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On this episode of the Sound Advice podcast, field&flower co-founder James Mansfield gets into the meat of building a top subscription business.
From selling direct-to-consumer and finding your Billy Brisket customer, to dealing with sneaky rivals, price setting and learning the art of butchery, there’s plenty to get your teeth into.
Here’s what we cover:
- Choosing the direct-to-consumer route
- Listen to your customers’ wants and needs to develop your business model
- Do your research before festivals like Glastonbury
- Testing different channels and understanding what works for you
- Building strong email lists and using referrals
- You don’t have to fundraise when you first start your business—you can do it further down the line
- Competitors might invest in you to sneak a peek at your financial information
- Understanding your rivals and how to position yourself against them
- Learning every aspect of your business—including butchery
- Slow and steady wins the race
- Outsourcing could launch your business forward—don’t be scared to try it
- Don’t let your website become a money pit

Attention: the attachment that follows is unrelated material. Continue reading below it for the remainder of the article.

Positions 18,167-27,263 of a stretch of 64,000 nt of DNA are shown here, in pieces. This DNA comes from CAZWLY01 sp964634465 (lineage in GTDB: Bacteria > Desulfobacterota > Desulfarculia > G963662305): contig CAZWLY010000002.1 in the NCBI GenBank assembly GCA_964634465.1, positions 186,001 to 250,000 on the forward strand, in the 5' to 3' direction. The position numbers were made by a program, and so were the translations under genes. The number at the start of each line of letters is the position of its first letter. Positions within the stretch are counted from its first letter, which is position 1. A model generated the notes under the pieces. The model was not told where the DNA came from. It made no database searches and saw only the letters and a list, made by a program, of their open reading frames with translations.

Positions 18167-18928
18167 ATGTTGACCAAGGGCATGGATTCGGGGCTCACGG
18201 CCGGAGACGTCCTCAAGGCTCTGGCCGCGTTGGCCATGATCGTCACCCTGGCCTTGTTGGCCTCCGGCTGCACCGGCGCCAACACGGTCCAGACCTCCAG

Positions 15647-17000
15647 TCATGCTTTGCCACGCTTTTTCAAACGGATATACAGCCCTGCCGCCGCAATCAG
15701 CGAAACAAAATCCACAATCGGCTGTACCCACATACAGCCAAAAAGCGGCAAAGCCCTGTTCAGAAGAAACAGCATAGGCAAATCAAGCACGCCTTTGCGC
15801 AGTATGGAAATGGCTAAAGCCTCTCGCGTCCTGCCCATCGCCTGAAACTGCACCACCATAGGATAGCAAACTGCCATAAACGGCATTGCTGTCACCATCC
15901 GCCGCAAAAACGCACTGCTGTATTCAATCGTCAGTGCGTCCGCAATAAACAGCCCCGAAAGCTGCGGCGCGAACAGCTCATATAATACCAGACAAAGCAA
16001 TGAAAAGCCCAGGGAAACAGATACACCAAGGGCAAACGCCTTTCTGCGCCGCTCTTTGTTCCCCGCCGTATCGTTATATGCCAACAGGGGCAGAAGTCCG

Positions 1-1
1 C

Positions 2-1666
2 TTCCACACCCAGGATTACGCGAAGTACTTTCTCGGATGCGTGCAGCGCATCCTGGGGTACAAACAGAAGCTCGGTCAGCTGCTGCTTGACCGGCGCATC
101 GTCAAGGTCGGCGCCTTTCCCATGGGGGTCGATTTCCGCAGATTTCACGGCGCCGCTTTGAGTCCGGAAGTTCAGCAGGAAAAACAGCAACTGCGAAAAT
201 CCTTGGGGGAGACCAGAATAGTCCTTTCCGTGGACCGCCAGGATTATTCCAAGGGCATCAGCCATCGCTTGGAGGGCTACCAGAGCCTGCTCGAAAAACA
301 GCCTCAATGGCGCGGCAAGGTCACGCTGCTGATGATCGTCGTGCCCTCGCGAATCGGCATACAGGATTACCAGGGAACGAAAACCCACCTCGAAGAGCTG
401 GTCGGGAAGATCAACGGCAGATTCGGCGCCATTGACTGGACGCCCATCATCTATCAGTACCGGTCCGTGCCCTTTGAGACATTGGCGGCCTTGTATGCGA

Choosing the direct-to-consumer route
So great to have you on the show. How are you doing? How’s business?
Very well, thanks for having me. Business is great, thank you. Some challenges at the moment, but yeah, we’ve had a good couple of years.
You’ve had a storming couple of years.
I remember reading about you in the papers because you, alongside some other subscription services, saw this massive boom prompted, I think by lockdown, but then you seem to have sustained that growth.
Tell me about the inception. What you were doing before, and what gave you the idea to launch something like this?
We certainly looked at whether direct to consumer was growing, but there weren’t really many examples in the market. There was Donald Russell and a few others, but there wasn’t anybody specifically doing what we did. So it was definitely a bit of a punt.
The idea really was the fact that (field&flower co-founder) James Flower’s beef farm was producing high-quality grass-fed beef, but it was going to market. So it was getting lost in the food chain. He wasn’t realising a premium for the product.
So we thought, if we can sell direct to consumer, we can pay James’s dad a bit more for the cattle, and then everybody wins.